For more than 50 years, inmates in federal prisons have subscribed to the Militant with little interference by prison authorities. But in a serious threat to constitutional rights to free speech and freedom of the press, the warden at the Federal Correctional Institution in Phoenix, Arizona, has banned two issues of the socialist newsweekly.
There are currently subscribers to the Militant in over a dozen federal prisons. They are part of the newsweekly’s nearly 200 prison subscribers at some 95 state and local institutions. A ban at the U.S. Penitentiary in Florence, Colorado, in 2014 was overturned after the Militant’s attorney, David Goldstein, filed an appeal.
The warden in Phoenix gave no reason for banning issues no. 23 and no. 25, other than the false claim that the paper contains “political extremism and is detrimental to the security, good order, or discipline of the institution.” The rejection notice only lists issue no. 23, but no. 25 was returned in the same envelope.
The notice is in violation of the U.S. Bureau of Prisons’ own regulations, which state that a rejection notice “must contain reference to the specific article(s) or materials(s) considered objectionable.” Not a single article or sentence from the banned issue is cited.
The bureau’s rules explicitly say that a warden “may not reject a publication solely” because its political content is “unpopular or repugnant” in the eyes of prison officials.
Goldstein has served notice on federal prison authorities that the paper is filing an appeal of the ban, seeking its reversal.
“Prisoners have a right to read the Militant’s reports of current events and topics of global significance,” states a letter from Anthony Johnson for PEN America, an organization of writers that defends the right to freedom of expression. “The rejection of Militant issues no. 23 and no. 25 serve as an unwarranted restriction of the rights of both the intended reader and the publisher.”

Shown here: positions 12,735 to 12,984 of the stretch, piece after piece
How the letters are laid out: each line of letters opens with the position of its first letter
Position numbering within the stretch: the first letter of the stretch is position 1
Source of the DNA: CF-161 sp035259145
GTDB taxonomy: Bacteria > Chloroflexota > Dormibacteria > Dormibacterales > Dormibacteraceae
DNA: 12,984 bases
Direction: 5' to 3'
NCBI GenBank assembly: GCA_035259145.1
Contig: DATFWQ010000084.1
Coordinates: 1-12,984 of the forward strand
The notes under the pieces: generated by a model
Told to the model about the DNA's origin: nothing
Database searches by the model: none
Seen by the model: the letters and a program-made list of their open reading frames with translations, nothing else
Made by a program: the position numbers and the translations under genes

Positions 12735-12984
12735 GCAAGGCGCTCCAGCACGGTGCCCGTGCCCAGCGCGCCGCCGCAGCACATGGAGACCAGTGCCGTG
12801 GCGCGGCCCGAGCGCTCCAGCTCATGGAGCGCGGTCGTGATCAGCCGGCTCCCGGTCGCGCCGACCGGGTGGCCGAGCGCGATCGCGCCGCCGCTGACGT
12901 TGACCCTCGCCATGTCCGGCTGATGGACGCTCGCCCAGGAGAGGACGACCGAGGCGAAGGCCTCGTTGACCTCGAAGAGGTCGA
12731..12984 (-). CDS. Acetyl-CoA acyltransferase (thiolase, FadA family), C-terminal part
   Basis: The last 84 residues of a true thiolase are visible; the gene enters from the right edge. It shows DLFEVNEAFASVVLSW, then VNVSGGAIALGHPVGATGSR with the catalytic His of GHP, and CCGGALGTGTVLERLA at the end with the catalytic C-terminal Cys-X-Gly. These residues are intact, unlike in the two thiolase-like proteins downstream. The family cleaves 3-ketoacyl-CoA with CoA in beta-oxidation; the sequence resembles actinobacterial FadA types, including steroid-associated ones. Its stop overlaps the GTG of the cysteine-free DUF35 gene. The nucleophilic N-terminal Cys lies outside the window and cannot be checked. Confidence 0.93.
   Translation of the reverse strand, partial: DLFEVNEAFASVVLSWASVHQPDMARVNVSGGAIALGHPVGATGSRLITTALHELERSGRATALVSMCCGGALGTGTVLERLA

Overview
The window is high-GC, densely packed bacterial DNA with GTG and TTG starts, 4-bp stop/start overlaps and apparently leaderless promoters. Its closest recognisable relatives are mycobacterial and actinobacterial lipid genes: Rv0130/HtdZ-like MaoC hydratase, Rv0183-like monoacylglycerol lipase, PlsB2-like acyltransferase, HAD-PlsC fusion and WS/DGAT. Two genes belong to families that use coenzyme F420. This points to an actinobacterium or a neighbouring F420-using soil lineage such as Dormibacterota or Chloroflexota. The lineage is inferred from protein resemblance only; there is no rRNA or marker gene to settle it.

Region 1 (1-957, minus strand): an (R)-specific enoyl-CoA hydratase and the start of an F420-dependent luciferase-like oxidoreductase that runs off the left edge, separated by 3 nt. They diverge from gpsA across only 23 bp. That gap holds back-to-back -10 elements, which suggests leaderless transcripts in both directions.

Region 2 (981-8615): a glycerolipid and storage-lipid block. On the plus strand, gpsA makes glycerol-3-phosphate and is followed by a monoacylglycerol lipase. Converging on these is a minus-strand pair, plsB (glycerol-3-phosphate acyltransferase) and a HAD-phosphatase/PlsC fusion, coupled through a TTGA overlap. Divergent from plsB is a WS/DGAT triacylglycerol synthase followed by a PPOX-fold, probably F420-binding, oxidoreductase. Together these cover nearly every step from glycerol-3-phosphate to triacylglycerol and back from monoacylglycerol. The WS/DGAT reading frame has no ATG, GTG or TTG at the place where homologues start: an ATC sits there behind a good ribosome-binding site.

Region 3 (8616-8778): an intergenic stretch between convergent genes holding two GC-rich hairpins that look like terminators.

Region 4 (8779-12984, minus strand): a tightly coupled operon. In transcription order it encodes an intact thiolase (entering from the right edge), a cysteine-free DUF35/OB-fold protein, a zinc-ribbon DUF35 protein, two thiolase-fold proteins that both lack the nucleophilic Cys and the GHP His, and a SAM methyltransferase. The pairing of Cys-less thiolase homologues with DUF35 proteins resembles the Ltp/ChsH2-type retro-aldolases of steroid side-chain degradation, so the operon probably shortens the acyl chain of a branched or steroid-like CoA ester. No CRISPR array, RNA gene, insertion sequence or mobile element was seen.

The front page of issue no. 23 includes a feature article opposing Moscow’s invasion of Ukraine and another titled “Gun violence, crime are result of today’s crisis of capitalism,” a topic on the front page of hundreds of papers across the country. Inside is a feature explaining the importance of working people opposing antisemitism. There is also coverage of an ongoing strike by members of the United Mine Workers in Alabama, who have been walking the picket line at Warrior Met Coal for 16 months, and other labor battles.
Issue no. 25 covers similar topics, including articles on the rail workers’ fight for safety and higher pay; defense of women’s rights; a U.N. hearing on the fight of Puerto Rico for independence; and an article on the deepening capitalist economic crisis.
“There is a reason why the warden doesn’t cite a single sentence in the Militant that could be considered ‘objectionable,’” Militant editor John Studer said Aug. 8. “That’s because nothing in the paper can justify banning it. Neither the warden nor any other prison official has the right to ban the Militant because they disagree with its point of view.
“Working people behind bars have the constitutional right to read about the war in Ukraine, to consider different views on where crime comes from, to be part of the world, to form their own opinions,” Studer added.
He pointed out that the ban is not just an attack on the Militant. If it’s allowed to stand it will be used to go after other publications, not just in federal prison, but in state and local jails across the country.
Join the fight to defend the right of prisoners to read material of their own choosing and the right of newspapers to have subscribers behind bars. Get your union and co-workers to send letters or petitions calling for the ban to be reversed. Get your local community group, prominent individuals and others to do the same. Get the word out as broadly as possible. For more information see box below.
Click here to email Melissa Rios.